Conquer Denver’s Most Difficult Golf Holes

BY: Charles Austin |Feb 23, 2016

Conquer Denver’s Most Difficult Golf Holes

As the three-time home of the US Open and two-time host of the PGA Championship, Cherry Hills Country Club may be the most prestigious Denver golf course. And there’s no question that it also boasts some of the area’s most harrowing holes. But the best golf courses in Denver don’t necessarily require such PGA pedigree, nor do the most difficult holes always find their way to the pro circuit. Below, check out Groupon’s guide to some of the area’s notable (and notably tricky) holes, along with some advice on how to overcome each obstacle.

1. Cherry Hills Country Club: Hole 5

The Problem: This notoriously tricky par 5 was named by as one of the 18 toughest holes on the 2013–14 PGA Tour. From the get-go, the tee shot pits golfers against deep bunkers to the left and a creek to the right, demanding a precise shot down a fairway that measures only 26 yards between the hazards.

The Solution: Great straight shots demand a strong understanding of your swing plane. In a proper golf swing, the club shaft should wind up parallel to the ground at five points: twice as you move the club back, twice more as you swing, and once during your follow-through. The third of these five points—when the club is 90 degrees from striking the ball—is absolutely critical above all else. Mastery of this principle should send the ball sailing right down the middle.

2. The Country Club at Castle Pines: Hole 11

The Problem: Castle Pines’s signature 11th hole features a 75-foot drop from tee to green. An elevation change of this magnitude makes the wind a key player in determining the fate of your shot, as the breeze can easily amplify a slight inaccuracy into a serious mistake.

The Solution: Playing the wind is as much a mental game as a physical one. You shouldn’t let it trick you into fighting back or swinging harder. Instead, keep the ball low. Don’t swing too fast. Consider playing the ball an inch farther back.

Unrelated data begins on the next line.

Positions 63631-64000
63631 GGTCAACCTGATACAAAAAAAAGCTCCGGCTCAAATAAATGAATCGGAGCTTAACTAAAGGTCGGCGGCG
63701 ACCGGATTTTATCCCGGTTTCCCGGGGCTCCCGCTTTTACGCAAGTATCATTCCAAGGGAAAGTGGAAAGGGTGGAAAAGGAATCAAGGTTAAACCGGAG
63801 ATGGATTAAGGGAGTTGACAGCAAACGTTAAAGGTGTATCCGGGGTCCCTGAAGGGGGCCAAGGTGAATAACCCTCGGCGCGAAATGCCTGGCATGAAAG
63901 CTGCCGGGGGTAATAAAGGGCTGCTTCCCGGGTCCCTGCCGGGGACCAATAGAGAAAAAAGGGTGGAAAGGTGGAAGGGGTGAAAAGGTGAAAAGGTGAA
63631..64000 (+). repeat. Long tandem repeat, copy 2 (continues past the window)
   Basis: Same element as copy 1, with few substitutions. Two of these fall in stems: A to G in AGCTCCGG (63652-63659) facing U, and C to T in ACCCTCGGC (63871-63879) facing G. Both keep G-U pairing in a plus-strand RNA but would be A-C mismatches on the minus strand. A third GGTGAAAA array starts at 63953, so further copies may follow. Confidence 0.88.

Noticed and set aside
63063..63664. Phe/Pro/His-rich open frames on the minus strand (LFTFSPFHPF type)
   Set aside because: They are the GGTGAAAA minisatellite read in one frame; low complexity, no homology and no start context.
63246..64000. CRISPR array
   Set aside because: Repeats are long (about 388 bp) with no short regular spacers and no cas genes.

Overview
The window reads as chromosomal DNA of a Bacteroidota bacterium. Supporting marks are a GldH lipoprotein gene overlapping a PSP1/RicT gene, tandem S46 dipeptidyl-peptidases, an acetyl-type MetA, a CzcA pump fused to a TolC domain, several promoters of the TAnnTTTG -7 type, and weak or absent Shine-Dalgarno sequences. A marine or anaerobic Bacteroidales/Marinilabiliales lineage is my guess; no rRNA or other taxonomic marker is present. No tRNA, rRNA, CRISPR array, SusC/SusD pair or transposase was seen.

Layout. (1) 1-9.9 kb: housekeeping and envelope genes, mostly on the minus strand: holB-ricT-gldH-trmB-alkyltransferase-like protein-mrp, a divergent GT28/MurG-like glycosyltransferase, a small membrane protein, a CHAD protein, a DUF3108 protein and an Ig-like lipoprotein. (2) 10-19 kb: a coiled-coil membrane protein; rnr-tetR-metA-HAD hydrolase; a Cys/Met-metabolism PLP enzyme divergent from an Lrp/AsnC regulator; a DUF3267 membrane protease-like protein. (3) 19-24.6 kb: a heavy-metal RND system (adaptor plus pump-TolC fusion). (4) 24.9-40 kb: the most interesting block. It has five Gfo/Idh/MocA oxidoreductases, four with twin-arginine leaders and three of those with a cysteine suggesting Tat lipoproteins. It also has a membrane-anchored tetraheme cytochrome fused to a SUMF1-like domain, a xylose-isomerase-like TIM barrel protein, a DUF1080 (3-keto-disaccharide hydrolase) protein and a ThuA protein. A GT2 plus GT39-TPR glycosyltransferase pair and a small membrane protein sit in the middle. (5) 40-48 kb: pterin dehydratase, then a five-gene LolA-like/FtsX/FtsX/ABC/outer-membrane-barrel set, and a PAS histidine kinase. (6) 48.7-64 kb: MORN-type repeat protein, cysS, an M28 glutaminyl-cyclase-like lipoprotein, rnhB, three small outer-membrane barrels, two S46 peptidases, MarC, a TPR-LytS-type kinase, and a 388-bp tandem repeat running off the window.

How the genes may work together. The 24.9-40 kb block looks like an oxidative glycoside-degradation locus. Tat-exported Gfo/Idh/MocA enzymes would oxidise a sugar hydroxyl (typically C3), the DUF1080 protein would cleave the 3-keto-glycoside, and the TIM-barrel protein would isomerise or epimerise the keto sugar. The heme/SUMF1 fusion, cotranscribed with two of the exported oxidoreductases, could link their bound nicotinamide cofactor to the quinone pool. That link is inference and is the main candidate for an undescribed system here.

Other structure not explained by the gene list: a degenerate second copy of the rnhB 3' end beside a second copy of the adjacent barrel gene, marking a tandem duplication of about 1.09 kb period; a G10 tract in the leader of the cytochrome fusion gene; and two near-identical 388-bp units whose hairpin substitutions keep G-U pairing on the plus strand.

3. Raccoon Creek Golf Course: Hole 17

The Problem: The course’s namesake creek presents golfers with water hazards on 17 of its 18 holes. Although the course is generally beginner friendly, the Colorado Golf Association named its 17th hole among the more difficult in the state. This par 3 requires a shot over the creek to reach a well-protected green.

The Solution: It may sound simple, but focus on the green, not on the water. Furthermore, don’t let the water trick you into overshooting. Don’t add any additional lift to the ball. Essentially, play as if there were no water.

4. Highlands Ranch Golf Club: Hole 16

The Problem: The 16th hole boasts Highlands Ranch’s trickiest green. Subtle unevenness in the green can easily coax three putts from an unprepared golfer.

The Solution: When faced with an uneven green, it helps to have a wide stance to give yourself some extra stability. It also helps your balance when you ease off your swing by 20 to 30 percent. Lastly, lean into the slope to account for gravity pulling the other direction when you swing.

5. Red Hawk Ridge Golf Course: 7th Hole

The Problem: Red Hawk Ridge is a course characterized by elevation changes. The ups and downs contribute to scenic views but present challenging shots. This is particularly apparent on the 7th hole—a 648-yard uphill climb without any bunkers or shortcuts in sight.

The Solution: Hitting from an uphill lie begins with club selection—you’ll want a longer club to account for the uphill angle. Try to keep your shoulders parallel to the hill. Play the ball a little forward. And although it’s not necessarily intuitive, an uphill shot tends to trick golfers into hitting left, a side effect of releasing upward through the impact. Try angling yourself just a bit right to compensate.